What the next Generation of Lawyers needs to know

The Canadian Lawyer has published an interesting list of skills future lawyers should have:

  • “Public speaking skills OK, most students have some experience presenting materials during high school and university, but it is incredible the number of law graduates who are completely terrified of public speaking. There are always programs like Toastmasters that can help supplement this skill gap, but these are usually offered outside of the law school curriculum.
  • Technology skills Today, technology is fundamentally changing how lawyers practise law and conduct research. I would ensure that using legal technology tools, learning how to code and becoming familiar with technology would be critical components of the curriculum. Law students should also be taught how to leverage social media tools such as LinkedIn, Twitter and other mediums to market themselves, their brand and to develop a solid network.
  • Entrepreneurial skills Many graduates will find themselves starting their own law firm, alone or in association with a few colleagues. Others will seek to use their technology skills to develop outstanding legal tools such as Blue J Legal, ROSS and Kira Systems that are changing how lawyers practise. Law students should be taught the fundamentals of entrepreneurship, so they can hit the ground running upon graduation regardless of what path they choose to pursue. 
  • Finance and budgeting I am tired of hearing that people go into law school because they are terrible at math. While it may be true for some, it is difficult to make such a sweeping generalization. Nevertheless, I believe teaching law students how to set a legal budget, how to account for and deal with contingencies, setting reserves, how to track spending, etc. is critical, as is being able to read and understand financial statements.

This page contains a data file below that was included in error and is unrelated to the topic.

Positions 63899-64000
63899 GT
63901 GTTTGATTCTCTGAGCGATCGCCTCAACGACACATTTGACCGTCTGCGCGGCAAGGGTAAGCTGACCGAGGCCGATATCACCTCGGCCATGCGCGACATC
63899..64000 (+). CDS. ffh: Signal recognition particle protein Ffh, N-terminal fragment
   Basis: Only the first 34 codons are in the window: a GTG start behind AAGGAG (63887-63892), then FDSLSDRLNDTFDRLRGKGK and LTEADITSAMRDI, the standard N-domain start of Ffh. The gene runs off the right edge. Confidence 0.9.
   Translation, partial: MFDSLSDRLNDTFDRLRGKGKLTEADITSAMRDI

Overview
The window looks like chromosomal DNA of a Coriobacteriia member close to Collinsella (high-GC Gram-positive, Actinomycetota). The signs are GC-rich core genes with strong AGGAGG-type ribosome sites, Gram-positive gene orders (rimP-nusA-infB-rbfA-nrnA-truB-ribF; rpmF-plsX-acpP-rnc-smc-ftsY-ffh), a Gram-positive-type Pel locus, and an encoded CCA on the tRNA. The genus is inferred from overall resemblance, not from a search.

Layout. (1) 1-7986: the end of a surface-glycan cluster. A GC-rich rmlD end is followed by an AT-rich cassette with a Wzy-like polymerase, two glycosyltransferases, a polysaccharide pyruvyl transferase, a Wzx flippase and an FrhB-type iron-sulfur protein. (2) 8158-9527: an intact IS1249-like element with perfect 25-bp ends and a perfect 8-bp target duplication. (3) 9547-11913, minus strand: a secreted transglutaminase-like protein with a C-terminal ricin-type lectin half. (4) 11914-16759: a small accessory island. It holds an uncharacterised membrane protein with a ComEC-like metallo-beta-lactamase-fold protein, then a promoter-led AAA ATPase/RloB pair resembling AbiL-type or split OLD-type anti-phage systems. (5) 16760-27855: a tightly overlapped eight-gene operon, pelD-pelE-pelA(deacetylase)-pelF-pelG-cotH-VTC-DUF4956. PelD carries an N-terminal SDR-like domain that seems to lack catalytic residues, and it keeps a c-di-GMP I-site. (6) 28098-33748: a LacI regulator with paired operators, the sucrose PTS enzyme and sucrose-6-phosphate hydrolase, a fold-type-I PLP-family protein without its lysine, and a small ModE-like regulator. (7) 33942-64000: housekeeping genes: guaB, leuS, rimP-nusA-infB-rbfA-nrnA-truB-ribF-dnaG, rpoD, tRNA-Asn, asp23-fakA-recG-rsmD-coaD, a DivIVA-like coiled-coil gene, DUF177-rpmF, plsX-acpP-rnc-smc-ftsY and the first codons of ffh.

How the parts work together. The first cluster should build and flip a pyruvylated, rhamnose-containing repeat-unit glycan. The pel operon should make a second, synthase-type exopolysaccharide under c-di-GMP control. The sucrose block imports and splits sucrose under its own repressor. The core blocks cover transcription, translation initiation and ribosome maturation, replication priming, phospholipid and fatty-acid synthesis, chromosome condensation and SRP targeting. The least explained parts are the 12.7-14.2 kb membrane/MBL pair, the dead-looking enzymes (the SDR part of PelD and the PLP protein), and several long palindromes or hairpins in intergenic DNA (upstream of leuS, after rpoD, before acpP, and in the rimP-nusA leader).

• Project/contract/litigation management skills Managing external counsel, being able to account for the multiple stages of the litigation process and being able to lead and manage a change initiative for the legal department or as part of a team are important responsibilities of lawyers. Law students should be taught the fundamentals of project/contract and litigation management and other related skill sets.
  • Co-op Rather than articling once a law student completes their law schooling, I would ensure that a co-op program is provided, where students will be able to work with a not-for-profit, law firm or in-house department for credit for most if not all of the third year. This would eliminate the need for an articling program and will prevent the situation that we all know very well, which is “sleepwalking through the third year.” A good potential model would be something like Ryerson’s LPP program.
  • Mentorship I would also develop a mentorship program, where law students are matched with law school alumni from whatever area of legal practice they may be interested in: academic, not-for-profit, in-house, private practice, etc. This is critical, as it will help students develop networks, provide career guidance, etc. 
  • Social and networking skills Finally, there are important soft skills to be taught. Not all law students are familiar with skills such as knowing how to handle a formal dinner (for example, the BMW rule: bread plate, meal plate and water rule from left to right), although this is critical for on-campus interviews and making an impression on clients. Many students may also not have had previous experience working a room and networking, especially when surrounded by legal and other professionals.”